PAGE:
Millennials are currently the second largest age demographic in the country. With a grand total of 77 million members, and a spending power of $1.3 trillion, there is no question why advertisers desperately want to reach this massive audience. Also take their current rate of entry into the workforce into consideration, which will likely cause an increase in annual spending over the next few decades. This generation experienced Napster, the rise of digital music downloads, the slow downfall of compact discs, the creation of the revolutionary iPod music players and the iTunes music store, satellite radio, Internet radio, and increased download and upload speeds.
What does this mean for advertisers?
To put it simply, music is important to millennials. It has been an important aspect of millennial culture ever since their first experience with mix tapes of Savage Garden, TLC, and MC Hammer. Music is often seen as a connection between human beings and emotions, and with good reason. The tempo and genre of music can place us in specific moods. Look at Apple, and their infamous iPod Nano commercial, which aired in 2007, featuring the song “1 2 3 4” by Feist. The song, which was written by an unknown artist at the time, helped Apple look like the underdog in the music player competition and propel Feist into stardome.
Why does music have such an impact on people? Because the tone, genre, and even the reputation of a song or musician are taken into consideration when we are evaluating an experience involving music. Feist was an underground artist, with a unique style of music. Her style and underground persona helped Apple through association.
Music has a strong history of social change association. Many surveys have shown that millennials are socially charged; meaning their actions, thoughts, beliefs, and values are focused around social action and responsibility. Look at U2, the popular rock band, and Bank of America. Two completely separate entities who combined music and business to reach the millennial generation using the “(RED) campaign.” This campaign focused around the eradication of AIDs, which, as we all know, has killed millions of people around the world. Users on Facebook and other social media platforms were offered a free song by U2 when visiting Bank of America’s social media pages. Bank of America’s (RED) campaign posts received thousands of likes, shares, and comments from users.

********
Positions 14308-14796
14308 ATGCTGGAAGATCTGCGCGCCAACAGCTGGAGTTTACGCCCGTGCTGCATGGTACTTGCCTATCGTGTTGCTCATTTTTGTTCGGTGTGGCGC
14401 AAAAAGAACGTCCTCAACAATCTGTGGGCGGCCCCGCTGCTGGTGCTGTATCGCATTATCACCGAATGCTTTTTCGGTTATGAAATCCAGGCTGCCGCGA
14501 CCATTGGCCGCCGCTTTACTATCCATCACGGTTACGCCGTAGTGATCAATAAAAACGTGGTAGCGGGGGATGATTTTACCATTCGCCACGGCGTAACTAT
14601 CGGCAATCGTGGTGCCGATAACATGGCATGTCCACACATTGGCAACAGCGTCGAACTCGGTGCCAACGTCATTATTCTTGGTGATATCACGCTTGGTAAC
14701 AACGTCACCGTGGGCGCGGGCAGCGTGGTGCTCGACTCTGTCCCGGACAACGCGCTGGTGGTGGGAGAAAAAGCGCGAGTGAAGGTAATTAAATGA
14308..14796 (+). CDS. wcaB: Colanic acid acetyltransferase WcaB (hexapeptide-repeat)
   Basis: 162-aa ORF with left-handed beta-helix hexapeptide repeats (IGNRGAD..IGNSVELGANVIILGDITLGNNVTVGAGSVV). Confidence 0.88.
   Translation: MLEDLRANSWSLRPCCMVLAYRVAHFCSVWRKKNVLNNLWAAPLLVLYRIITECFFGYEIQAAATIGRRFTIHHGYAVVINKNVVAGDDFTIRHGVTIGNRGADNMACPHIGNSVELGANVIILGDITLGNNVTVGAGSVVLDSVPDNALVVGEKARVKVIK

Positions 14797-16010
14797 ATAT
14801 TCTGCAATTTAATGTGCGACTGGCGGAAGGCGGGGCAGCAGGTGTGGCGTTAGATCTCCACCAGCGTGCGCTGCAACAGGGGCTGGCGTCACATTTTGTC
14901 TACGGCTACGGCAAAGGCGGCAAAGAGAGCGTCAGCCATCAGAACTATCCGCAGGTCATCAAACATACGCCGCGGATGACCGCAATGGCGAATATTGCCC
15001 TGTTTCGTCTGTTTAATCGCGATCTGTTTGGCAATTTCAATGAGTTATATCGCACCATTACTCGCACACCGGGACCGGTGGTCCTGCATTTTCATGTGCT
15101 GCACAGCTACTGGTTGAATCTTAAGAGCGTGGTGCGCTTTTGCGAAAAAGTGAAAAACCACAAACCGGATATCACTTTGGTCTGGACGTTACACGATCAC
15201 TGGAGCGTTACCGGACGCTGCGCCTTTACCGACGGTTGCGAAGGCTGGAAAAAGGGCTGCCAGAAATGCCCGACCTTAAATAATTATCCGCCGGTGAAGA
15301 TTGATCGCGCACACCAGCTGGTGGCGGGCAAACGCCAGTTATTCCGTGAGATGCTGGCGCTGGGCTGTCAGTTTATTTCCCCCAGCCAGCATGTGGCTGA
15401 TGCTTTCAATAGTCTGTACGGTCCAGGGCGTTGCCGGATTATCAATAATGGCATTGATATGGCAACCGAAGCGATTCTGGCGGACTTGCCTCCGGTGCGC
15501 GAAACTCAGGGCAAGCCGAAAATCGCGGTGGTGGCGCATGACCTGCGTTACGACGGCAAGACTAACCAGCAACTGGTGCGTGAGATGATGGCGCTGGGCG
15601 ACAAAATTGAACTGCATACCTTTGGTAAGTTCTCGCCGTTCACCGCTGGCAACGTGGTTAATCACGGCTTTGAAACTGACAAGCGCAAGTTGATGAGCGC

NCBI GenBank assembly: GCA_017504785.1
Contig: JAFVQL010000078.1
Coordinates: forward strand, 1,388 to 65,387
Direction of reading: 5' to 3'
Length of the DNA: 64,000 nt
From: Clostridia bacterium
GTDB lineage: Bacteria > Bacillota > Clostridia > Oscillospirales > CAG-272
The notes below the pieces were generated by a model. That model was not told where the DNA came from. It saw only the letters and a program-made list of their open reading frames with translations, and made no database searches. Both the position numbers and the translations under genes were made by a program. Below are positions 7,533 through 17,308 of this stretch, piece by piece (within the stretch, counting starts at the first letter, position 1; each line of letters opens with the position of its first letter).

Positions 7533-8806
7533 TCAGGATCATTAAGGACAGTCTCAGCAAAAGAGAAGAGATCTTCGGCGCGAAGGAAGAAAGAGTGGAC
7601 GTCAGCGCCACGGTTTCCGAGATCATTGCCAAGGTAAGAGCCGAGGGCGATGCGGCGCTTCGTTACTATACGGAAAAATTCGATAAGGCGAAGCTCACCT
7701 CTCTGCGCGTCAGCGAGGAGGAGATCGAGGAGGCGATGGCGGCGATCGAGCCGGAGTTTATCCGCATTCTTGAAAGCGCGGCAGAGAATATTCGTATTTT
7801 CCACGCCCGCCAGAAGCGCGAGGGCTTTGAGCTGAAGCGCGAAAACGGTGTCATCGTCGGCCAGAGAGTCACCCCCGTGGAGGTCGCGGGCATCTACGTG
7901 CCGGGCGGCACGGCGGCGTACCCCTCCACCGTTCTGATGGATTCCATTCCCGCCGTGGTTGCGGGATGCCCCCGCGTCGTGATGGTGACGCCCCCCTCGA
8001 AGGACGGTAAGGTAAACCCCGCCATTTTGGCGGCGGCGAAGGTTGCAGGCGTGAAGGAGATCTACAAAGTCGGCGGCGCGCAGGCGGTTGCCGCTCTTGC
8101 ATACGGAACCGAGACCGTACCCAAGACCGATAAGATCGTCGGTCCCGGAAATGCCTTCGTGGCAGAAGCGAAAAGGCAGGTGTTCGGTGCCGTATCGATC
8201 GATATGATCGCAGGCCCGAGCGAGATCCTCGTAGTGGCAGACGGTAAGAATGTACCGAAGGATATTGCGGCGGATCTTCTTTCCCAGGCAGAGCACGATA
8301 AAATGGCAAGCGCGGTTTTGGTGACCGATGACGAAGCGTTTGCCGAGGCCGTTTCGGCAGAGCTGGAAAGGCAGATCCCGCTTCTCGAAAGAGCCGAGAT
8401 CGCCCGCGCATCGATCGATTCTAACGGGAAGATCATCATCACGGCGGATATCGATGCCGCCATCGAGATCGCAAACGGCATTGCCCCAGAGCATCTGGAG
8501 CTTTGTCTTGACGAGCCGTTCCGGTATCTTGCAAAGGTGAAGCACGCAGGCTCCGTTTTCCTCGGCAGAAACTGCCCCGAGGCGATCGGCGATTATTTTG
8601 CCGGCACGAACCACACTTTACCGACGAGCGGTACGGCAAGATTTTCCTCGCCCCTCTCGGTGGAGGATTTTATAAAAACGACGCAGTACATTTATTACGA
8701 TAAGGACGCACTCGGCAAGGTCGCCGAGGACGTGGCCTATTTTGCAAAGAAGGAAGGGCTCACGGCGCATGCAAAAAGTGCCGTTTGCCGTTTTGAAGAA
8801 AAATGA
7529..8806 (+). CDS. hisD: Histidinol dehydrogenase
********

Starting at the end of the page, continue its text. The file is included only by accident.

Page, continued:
A study by Momentum shows that over 60% of people who experience a brand live are likely to recommend the brand to others, and over 50% of those who experience it live are likely to make a brand purchase. This is why events like the Electric Daisy Carnival in Las Vegas, Nevada and Coachella in Indio, California have become increasingly important to marketers over the past few years. These events sell tickets for hundreds of dollars, which millennials are eagerly willing to spend to experience live music, alcohol, costumes, food, camping, and a social atmosphere. These events last for multiple days, and offer marketers the opportunity to reach audiences in a more receptive state. Millennials also value experiences over commodities, allowing brands to benefit from sponsoring these events.
We have now entered the 14th year in the new millennium. Multiple technological devices, which we thought of as cool and new a few years ago, have now become glorified paperweights. Including older smartphones, which are glorified paperweights with cracked screens. Internet radio is on the rise, offering free music and a more narrowed mix of music, specially fitted for the listener. However, because of the ease of downloading from these platforms, they are still ranked lower than traditional radio in ways to hear about music. This may seem odd at first, but remember, internet radio applications and websites generally allow you to select playlists similar to songs, bands, and albums, which prevents listeners from absorbing a broader range of music. Now take this information, and translate it for marketers, who need active and receptive audiences. Listeners are more likely to notice a brand, and take action, when they can’t switch the station and hear the same exact music, as they can with internet radio.
Marketing is constantly changing. Fads and trends offer short term benefits to marketers, but must be constantly changed because of how rapidly they become redundant. However, music shows no signs of ever fading away.